Culture Secretary Maria Miller says the government is looking at incorporating additional “locks” in its proposed equal marriage legislation in order to protect faith groups from the threat of legal action.

Over the past few months, critical Tory MPs of the coalition’s equal marriage policy have repeatedly said that European law increases the risk of faith organisations facing potential legal action if they refuse to provide gay couples with same-sex marriages.

However, in an interview with the Telegraph, Mrs Miller said: “I would not introduce a Bill that would in any way impinge on a church’s power to decide who it marries. Faith groups should have the ability to control that. There are already clear protections within European law.”

She once again reiterated her support for equal marriage. “Marriage is all about creating some stability in society,” said Mrs Miller.

“It is all about helping people have long-term relationships together. I think more people should be married and I don’t think the state should stand in the way of people getting married unless there is a really good reason — and being gay isn’t one of them.”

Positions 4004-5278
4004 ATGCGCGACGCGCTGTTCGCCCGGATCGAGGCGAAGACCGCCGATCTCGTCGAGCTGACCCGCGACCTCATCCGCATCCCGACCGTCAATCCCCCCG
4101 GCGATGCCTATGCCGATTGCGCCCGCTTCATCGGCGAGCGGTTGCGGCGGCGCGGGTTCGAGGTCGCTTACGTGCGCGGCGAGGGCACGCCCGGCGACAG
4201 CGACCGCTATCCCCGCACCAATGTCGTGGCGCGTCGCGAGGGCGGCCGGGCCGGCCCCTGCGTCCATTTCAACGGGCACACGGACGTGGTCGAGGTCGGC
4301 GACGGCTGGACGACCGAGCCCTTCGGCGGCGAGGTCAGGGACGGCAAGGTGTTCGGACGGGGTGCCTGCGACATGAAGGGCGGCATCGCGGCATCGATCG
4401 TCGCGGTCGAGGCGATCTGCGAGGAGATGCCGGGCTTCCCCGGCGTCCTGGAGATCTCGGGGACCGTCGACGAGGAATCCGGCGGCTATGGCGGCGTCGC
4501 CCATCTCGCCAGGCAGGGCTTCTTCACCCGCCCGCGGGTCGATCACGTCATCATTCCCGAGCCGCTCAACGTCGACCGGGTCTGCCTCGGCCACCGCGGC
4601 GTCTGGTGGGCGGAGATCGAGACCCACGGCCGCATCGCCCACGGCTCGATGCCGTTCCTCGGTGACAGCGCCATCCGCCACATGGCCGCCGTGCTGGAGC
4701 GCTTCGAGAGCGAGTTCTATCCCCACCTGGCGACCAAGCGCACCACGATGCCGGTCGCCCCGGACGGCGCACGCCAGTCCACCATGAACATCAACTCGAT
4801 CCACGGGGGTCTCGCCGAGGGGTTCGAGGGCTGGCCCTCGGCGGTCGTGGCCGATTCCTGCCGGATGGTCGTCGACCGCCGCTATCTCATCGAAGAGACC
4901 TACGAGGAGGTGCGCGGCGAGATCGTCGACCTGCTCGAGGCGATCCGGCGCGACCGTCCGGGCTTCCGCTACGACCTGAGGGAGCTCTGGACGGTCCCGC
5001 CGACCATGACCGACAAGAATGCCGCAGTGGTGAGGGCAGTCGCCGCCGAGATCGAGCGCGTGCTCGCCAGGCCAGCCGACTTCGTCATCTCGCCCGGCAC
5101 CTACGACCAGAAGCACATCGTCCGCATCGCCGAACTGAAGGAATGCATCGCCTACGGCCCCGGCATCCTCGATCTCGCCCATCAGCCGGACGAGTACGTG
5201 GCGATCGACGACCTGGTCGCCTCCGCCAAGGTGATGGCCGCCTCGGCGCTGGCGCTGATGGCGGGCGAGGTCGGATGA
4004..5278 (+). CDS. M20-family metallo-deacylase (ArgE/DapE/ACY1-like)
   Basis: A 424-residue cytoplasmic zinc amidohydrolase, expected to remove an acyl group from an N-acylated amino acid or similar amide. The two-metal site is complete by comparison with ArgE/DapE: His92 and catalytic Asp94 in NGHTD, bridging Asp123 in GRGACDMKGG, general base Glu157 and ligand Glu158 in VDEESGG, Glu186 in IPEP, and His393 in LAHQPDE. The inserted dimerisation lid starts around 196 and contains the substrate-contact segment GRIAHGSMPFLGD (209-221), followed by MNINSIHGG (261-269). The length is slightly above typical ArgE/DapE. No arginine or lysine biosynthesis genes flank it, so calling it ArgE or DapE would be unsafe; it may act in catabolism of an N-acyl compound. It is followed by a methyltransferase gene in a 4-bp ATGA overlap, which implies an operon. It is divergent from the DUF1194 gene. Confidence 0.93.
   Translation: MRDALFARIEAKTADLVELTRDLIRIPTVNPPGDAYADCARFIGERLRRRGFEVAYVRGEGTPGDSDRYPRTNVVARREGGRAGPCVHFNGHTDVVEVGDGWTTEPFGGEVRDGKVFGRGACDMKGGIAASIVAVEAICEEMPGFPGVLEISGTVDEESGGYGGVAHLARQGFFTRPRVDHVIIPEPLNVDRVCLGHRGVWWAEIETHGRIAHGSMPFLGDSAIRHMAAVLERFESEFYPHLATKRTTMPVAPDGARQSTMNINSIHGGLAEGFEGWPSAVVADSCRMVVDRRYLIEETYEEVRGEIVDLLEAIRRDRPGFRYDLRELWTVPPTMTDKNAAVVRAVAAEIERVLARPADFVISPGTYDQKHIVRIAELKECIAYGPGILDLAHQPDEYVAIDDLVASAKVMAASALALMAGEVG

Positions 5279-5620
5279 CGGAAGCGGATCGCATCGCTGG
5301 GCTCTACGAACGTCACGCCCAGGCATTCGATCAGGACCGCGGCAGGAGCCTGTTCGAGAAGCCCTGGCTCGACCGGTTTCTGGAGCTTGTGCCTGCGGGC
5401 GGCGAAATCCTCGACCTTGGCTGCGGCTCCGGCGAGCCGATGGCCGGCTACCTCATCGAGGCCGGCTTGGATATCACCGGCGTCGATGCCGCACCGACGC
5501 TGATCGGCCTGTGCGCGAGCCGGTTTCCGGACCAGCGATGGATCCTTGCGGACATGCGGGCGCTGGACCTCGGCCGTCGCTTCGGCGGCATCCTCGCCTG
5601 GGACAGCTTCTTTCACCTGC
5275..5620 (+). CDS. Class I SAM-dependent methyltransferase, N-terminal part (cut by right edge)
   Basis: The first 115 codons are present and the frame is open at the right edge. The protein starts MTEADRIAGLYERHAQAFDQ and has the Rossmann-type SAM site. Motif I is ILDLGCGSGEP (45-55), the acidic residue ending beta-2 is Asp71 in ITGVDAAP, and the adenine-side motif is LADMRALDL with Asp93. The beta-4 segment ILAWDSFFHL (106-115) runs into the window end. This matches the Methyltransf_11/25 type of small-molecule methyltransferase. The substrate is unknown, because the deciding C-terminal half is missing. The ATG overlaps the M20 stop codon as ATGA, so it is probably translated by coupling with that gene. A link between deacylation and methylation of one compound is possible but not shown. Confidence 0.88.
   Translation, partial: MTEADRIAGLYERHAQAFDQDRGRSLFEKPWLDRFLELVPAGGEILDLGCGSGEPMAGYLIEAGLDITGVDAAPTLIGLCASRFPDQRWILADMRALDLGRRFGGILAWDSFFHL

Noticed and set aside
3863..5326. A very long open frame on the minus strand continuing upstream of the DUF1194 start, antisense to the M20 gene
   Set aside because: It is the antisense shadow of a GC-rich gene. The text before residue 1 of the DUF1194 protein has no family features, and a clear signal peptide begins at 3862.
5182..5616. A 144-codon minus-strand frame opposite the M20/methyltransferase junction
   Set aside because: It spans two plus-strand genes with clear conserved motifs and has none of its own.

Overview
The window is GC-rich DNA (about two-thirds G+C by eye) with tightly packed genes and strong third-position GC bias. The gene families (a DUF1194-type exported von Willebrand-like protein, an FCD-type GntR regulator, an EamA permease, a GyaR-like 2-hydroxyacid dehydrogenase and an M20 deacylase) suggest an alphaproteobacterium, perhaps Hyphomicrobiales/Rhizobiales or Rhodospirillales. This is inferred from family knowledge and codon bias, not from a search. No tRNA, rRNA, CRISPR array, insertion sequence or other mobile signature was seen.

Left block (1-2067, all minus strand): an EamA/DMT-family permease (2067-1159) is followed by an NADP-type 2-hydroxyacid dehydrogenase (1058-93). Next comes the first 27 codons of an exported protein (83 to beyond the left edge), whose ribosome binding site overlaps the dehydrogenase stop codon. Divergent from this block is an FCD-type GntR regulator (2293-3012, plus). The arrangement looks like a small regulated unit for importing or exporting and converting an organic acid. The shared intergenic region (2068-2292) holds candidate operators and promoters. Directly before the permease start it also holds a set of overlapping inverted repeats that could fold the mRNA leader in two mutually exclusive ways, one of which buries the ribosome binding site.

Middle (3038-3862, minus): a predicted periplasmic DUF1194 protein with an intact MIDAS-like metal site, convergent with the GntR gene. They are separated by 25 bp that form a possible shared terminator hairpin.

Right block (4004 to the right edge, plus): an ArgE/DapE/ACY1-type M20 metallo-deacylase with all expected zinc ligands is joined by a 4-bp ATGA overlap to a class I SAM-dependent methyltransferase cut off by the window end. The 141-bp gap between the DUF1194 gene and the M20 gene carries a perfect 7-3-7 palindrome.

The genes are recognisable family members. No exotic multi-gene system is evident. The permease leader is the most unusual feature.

Lucy Scott-Moncrieff, the vice president of the Law Society, previously said in June of this year that it was unlikely that the European Court of Human Rights would rule against a religious organisation in a same-sex marriage legal case.

In an Out4Marriage video released in September, Labour leader Ed Miliband urged the coalition to go further in its current commitment to introduce the civil aspect of the measure before the end of current parliament in 2015.

Mr Miliband said faith groups that want to provide same-sex marriage ceremonies “should be able to do so”.

In July, Prime Minister David Cameron gave a strong indication that he personally supports giving churches and other religious institutions the right to hold same-sex wedding ceremonies.

Before Christmas the government will issue its formal response to this year’s equal marriage consultation.